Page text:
Little Solomon Lutui is moonwalking his way through chemotherapy — and into recovery.
In May 2018, the 5-year-old boy from Seattle, Washington, was diagnosed with a desmoplastic small round cell tumor in his abdomen. He began chemotherapy at Seattle Children’s Hospital not long after the tumor’s discovery, and like most children his age, Solomon quickly grew restless during the long stays at the medical center that followed.
“He was getting bored with the usual puzzles, and doodling and playing video games,” his mother, Leni Lutui, tells PEOPLE. “Like any other kid, he would watch YouTube videos, and that’s when my sister introduced Michael Jackson to him. Instantly, he fell in love.”
And just like that, young Solomon immersed himself in Jackson’s many hits, like “Bad,” “Beat It,” and “Thriller.” Soon, he even began to mimic the dance moves he saw on screen.
“He started to copy all of Michael’s moves and was pretty good at them,” Lutui, 31, says. “It’s as if everything he went through, he forgot about it and just danced to the music once we started playing Michael’s music.”
Solomon became so good at nailing the dance moves that he wanted to show them off to the hospital staffers.
“Any time we went in for an appointment he would be so quick to show his doctors, or even his nurses, his Michael moves, and they were just amazed,” Lutui, who also has an 8-year-old daughter, says. “No one would know the trials this kid is going through because he just dances his way through treatment and is just a light of hope to everyone who meets him.”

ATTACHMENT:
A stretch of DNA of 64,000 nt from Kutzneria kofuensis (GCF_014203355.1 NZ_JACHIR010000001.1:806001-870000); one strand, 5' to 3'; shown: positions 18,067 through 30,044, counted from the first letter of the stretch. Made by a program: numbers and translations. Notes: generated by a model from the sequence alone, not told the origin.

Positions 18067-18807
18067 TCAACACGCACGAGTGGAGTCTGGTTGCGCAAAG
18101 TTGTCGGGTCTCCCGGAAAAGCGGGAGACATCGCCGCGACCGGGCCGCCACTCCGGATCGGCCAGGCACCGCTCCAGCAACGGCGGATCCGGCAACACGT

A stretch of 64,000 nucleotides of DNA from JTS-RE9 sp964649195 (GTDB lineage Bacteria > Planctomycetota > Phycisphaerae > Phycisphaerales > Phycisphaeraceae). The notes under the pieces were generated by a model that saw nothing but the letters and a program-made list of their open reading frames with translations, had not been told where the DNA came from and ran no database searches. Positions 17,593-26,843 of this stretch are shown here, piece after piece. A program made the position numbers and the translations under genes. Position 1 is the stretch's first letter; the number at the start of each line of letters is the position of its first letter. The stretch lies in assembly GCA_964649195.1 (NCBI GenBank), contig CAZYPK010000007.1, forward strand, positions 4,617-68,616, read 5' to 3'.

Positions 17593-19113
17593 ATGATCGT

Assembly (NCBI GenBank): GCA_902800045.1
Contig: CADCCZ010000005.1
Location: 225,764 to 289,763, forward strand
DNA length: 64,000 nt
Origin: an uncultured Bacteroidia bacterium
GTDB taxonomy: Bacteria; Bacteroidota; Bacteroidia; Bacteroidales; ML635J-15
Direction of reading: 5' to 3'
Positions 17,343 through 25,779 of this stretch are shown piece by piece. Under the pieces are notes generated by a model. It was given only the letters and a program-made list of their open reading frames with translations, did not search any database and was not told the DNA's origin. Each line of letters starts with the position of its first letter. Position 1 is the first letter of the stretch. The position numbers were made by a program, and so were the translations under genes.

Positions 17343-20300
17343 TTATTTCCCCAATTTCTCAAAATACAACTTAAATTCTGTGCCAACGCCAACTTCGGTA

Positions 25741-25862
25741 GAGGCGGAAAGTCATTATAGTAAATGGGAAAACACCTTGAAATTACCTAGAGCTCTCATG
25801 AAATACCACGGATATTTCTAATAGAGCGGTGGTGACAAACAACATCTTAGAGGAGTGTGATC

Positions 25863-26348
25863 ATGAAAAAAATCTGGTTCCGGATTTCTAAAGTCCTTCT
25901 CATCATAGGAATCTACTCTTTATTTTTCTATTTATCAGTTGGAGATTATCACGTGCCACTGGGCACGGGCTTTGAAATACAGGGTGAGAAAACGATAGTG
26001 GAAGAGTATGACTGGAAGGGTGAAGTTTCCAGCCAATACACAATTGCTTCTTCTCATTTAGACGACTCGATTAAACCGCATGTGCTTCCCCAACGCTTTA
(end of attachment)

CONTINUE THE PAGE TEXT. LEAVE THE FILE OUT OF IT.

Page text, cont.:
Seeing Solomon find joy through such a difficult time has brought some comfort to the family, who has already lost a loved one to cancer.
“Solomon’s dad passed away from brain cancer just four years prior, when Solomon was only 10 months old,” Lutui says. “To get the news that he was diagnosed with cancer of the abdomen, it was one of the hardest news we’ve received since his dad passed away.”
To spread some of the happiness that Solomon found through Jackson’s music, Lutui began to record his performances and post them to social media. Soon, his infectious smile and dance moves went viral.
R&B singer Ciara even stopped by Solomon’s room to see his moves in person during a recent visit to the hospital.
“You can feel the power of Gods love and spirit through the joy, and strength of the sweet children of @seattlechildren,” she wrote in a tweet. “It’s so beautiful.”
Solomon finished his treatment in late December, and doctors are now weaning him off his feeding tube. Lutui hopes that Solomon’s videos bring a smile to other young cancer patients, just as they brought a smile to her.
“[The videos have] definitely shared a light of hope and faith to others who might’ve seen their situation as a difficult one,” Lutui says. “There’s always something to be thankful for, or to dance and celebrate about, even if it’s just waking up the next morning.”